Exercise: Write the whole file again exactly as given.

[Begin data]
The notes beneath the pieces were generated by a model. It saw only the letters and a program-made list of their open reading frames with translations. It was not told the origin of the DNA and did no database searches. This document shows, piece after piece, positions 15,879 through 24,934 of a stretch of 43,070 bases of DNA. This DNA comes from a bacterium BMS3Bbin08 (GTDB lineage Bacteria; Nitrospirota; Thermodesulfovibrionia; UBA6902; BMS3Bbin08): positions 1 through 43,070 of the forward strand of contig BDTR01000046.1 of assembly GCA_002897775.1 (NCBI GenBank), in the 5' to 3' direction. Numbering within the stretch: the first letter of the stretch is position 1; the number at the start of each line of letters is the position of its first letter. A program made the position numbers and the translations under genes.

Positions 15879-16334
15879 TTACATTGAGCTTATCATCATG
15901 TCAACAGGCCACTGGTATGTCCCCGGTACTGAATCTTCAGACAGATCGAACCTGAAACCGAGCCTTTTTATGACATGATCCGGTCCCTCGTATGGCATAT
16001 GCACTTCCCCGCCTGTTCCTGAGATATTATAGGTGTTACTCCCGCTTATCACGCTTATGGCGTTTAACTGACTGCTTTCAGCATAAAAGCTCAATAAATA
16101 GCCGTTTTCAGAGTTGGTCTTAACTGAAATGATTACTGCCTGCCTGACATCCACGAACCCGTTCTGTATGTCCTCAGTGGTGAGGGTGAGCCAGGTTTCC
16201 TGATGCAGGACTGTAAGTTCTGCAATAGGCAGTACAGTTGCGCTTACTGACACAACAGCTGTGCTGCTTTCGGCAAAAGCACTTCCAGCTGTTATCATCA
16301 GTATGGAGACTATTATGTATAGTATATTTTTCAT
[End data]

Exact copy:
The notes beneath the pieces were generated by a model. It saw only the letters and a program-made list of their open reading frames with translations. It was not told the origin of the DNA and did no database searches. This document shows, piece after piece, positions 15,879 through 24,934 of a stretch of 43,070 bases of DNA. This DNA comes from a bacterium BMS3Bbin08 (GTDB lineage Bacteria; Nitrospirota; Thermodesulfovibrionia; UBA6902; BMS3Bbin08): positions 1 through 43,070 of the forward strand of contig BDTR01000046.1 of assembly GCA_002897775.1 (NCBI GenBank), in the 5' to 3' direction. Numbering within the stretch: the first letter of the stretch is position 1; the number at the start of each line of letters is the position of its first letter. A program made the position numbers and the translations under genes.

Positions 15879-16334
15879 TTACATTGAGCTTATCATCATG
15901 TCAACAGGCCACTGGTATGTCCCCGGTACTGAATCTTCAGACAGATCGAACCTGAAACCGAGCCTTTTTATGACATGATCCGGTCCCTCGTATGGCATAT
16001 GCACTTCCCCGCCTGTTCCTGAGATATTATAGGTGTTACTCCCGCTTATCACGCTTATGGCGTTTAACTGACTGCTTTCAGCATAAAAGCTCAATAAATA
16101 GCCGTTTTCAGAGTTGGTCTTAACTGAAATGATTACTGCCTGCCTGACATCCACGAACCCGTTCTGTATGTCCTCAGTGGTGAGGGTGAGCCAGGTTTCC
16201 TGATGCAGGACTGTAAGTTCTGCAATAGGCAGTACAGTTGCGCTTACTGACACAACAGCTGTGCTGCTTTCGGCAAAAGCACTTCCAGCTGTTATCATCA
16301 GTATGGAGACTATTATGTATAGTATATTTTTCAT